Annual Ability Experience at BC

Untitled-4On Thursday, May 15 in the cafeteria, a disability event was held. The event featured the opportunity for passerbys to experience simulated disability.
Three disabilities were available from which to select. One could pretend to be blind, deaf or wheelchair-bound. To prove they completed an event a sticker was distributed which could be attached to a card. If a person completed at least two of three disability simulations they qualified for a free granola bar that was available at the sign-in desk.
In the blindness simulation, event participants were blind-folded and walked around the cafeteria. One student commented how the experience was terrifying. “It’s alarming to walk around the cafeteria with all those noises going on around you,” explained Kylie Owen, secretary of the Bellevue College Rotaract Club. “You have to put a lot of trust into the person with you,” added Kaely Wickham, member and future secretary of the Bellevue College Rotaract Club. Hanah Joudi, a member of Seattle University Rotaract, explains one who is blind-folded “has to put their trust in anyone they meet, even complete strangers.” Joudi feels the event was successful, and thought to herself “you are awesome, that’s exactly what we wanted” when a student expressed their feelings of vulnerability during simulated disability. “You have to walk slow and figure out what’s around you.”
During the deafness event, students could attempt to check a book out from the library. They wore headphones and had an American Sign Language guide. Then they had to attempt successful interaction with a BC librarian. One student commented how they appreciated the deafness event. Their dad was deaf and they wondered what it was like. “It was cool for me to see that, and cool for him too,” explained Owen. The event was really “cool and eye-opening,” explained Joudi.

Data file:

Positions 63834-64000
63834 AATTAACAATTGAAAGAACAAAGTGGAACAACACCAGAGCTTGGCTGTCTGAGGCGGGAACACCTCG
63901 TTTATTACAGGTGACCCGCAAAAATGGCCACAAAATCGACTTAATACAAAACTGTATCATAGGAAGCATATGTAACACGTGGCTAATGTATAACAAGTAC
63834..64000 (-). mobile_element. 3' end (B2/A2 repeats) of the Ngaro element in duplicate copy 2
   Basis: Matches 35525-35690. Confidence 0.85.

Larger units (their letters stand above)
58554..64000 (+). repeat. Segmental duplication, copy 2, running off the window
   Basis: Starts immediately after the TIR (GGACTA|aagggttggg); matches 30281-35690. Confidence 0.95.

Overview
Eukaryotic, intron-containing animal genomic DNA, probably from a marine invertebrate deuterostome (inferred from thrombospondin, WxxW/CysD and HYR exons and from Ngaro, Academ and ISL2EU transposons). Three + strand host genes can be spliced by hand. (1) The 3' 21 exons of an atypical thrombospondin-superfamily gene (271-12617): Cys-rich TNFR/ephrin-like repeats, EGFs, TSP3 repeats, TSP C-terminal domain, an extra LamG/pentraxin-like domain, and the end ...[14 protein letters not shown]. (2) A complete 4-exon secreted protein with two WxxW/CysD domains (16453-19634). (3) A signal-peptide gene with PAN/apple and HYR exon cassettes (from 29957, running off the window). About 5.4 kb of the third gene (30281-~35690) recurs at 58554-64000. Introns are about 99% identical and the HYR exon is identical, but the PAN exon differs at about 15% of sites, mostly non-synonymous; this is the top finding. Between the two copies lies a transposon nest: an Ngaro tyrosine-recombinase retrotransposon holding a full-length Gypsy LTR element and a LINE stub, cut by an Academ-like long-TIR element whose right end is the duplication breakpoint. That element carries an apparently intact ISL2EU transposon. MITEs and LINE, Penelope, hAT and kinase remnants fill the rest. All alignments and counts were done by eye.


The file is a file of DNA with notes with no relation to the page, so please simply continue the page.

In the wheelchair event, students rode around in wheelchairs. Students commented how it took surprising strength to move. Some found themselves troubled with fatigue. “People don’t even realize you have to have an immense amount of strength to push yourself around with just your arms,” explained Joudi.
The event was run by the Bellevue College Rotaract Club. Rotaract Club is a community service club at Bellevue College. One might remember them from the malaria and polio bake sales. They are a member of Rotary International. Additionally, auxiliary support was called in from the Seattle University Rotaract.
According to Owen, “the purpose of this event is to raise awareness about people with disabilities and differently abled people, especially on campus.”
“We’ve got these stations to showcase what it’s like for a student to have disabilities and go to school here,” explainedRajiv Raina, member and future community service chair of the Bellevue College Rotaract Club.

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